Review: Spose, “Why Am I So Happy?” (Wells, hip hop/rock)

After several listens to Spose’s new album, “Why Am I So Happy?,” I’m left with a bit of cognitive dissonance. For an album that’s so firmly rooted in 2015, so fully versed in social media and Kanye West and This Our Digital Age, it somehow feels as though it could have been released in 1996. It wouldn’t sound out of place on a mix tape featuring Weezer, Beck and Rage Against the Machine, and not just because there’s a song called “Alternative Radio” near the end of the album that’s a tribute to the all-but-dead medium. The sense of musical open-mindedness, of good humor, awareness, and inclusiveness with absolutely zero pretension is something that feels kind of nostalgic — in a good way.

“Why Am I So Happy?” is Spose’s, aka Ryan Peters’, best album. Let’s get that out of the way before I say anything else. In terms of overall creative impact, it’s his best. It’s accessible without compromise, it’s as smart and as funny as his other records, and it’s his most musically interesting, by far. If previous albums were more explicitly hip hop, “Why Am I So Happy?” is as much alt-rock as it is rap — those there’s plenty of 80s funk-inspired jams here, too. It has the looseness of a live show, the off-the-cuff nature of a jam session, and the intimacy of a late-night conversation after one extra beer (or other naturally-occurring chemical). Maybe it was the devastating tour van robbery last summer in St. Louis that took thousands of dollars of gear and the early recordings of what was to be this album. Maybe it was getting married and the birth of his second child. Whatever it is, Peters, somehow, is at once way more relaxed and way more focused with this one. “Why Am I So Happy?” is the album where Spose grows up.

spose happyPeters has always hidden social commentary and confessional details into songs that are otherwise party anthems. “Little Different/Obituary” is the theme song for every kid you knew in high school that floated in between scenes and never quite fit in with any of them — hung with the stoners, rolled with the metal kids, could dodge the punches from the jocks. The mid-tempo “Feels Alright,” featuring a vocal hook by Portland singer Kristina Kentigian, floats from a tour diary into a meditation on life and death with seamless ease. The title track might be catchy, but don’t be fooled — it’s a song about feeling guilty about having a good life when there’s so much suffering in the world. Album closer “Nobody,” with guest rapper Watsky, might be dressed up in braggadocio, but at its heart, it’s about hard work and the resolve to push on.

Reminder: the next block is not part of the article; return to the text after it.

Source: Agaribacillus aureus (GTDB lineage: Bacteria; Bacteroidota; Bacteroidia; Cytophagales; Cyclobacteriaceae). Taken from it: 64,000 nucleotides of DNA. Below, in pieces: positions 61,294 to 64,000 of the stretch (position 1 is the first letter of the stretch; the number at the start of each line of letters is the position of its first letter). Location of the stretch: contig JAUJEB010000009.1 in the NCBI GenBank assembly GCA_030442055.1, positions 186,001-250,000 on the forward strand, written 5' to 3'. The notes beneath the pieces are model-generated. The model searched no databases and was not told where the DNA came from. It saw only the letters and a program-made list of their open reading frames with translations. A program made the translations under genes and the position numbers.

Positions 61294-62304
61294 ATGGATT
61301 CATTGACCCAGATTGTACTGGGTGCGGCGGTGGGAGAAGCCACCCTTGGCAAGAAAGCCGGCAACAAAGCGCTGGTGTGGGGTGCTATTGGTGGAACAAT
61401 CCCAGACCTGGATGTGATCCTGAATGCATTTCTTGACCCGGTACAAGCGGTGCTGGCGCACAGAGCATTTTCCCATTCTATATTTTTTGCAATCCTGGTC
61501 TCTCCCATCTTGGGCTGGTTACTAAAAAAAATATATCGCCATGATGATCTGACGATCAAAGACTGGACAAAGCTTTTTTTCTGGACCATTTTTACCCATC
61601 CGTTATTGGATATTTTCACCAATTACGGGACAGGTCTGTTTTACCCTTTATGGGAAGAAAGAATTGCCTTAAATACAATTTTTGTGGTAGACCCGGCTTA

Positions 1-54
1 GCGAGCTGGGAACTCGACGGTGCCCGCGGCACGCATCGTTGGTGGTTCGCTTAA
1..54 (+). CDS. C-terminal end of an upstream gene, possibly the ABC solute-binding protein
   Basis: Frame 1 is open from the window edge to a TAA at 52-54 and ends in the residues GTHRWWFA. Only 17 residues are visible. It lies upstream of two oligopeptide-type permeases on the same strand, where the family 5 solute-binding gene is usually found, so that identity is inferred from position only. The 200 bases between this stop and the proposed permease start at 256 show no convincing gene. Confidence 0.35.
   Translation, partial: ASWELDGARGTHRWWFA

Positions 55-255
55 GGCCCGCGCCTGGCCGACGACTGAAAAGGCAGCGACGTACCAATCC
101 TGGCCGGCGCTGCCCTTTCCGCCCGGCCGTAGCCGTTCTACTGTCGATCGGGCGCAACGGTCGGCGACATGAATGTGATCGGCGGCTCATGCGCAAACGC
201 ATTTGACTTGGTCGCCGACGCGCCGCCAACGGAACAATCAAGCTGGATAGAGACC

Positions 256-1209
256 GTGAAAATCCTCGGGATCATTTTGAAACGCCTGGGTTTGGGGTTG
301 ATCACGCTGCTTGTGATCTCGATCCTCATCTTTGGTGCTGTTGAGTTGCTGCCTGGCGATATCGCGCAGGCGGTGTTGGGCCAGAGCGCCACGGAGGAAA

Even in between his bouts of seriousness, however, Peters can’t help but be funny. “Lies Song” is another entry into the hilarious Spose song hall of fame, up there with “I’m Awesome,” while “Thanks, Obama” hilariously throws the blame of POTUS for all of society’s ills back in the haters’ faces. The unabashed humor, the love for the little guy, the freewheeling stylistic turns and twists and the sneaky doses of societal critique make “Why Am I So Happy?” feel like an album from another era — and also something definitively 2015. Which, in its own unique way, is incredibly refreshing.

“Why Am I So Happy?” is available for purchase on iTunes and Amazon and at Bull Moose Music stores, and is streaming on Spotify. Spose will perform next on Saturday, Aug. 8 at the Asylum in Portland with rappers Chris Webby and Jitta on the Track.

Emily Burnham

About Emily Burnham

Emily Burnham is a Maine native, UMaine graduate, proud Bangorian and a writer and editor for Bangor Metro Magazine, the Weekly and the Bangor Daily News, where she's worked since 2004. She reports on everything from local bands to local food to all the cool things going on in the Greater Bangor area. In her quest for stories, she's seen countless concerts and plays, been lobster fishing, interviewed celebrities, hung out with water buffalo and played in a ukulele orchestra. She's interested in everything that happens in Maine. Albums for review are accepted digitally only; please no CDs.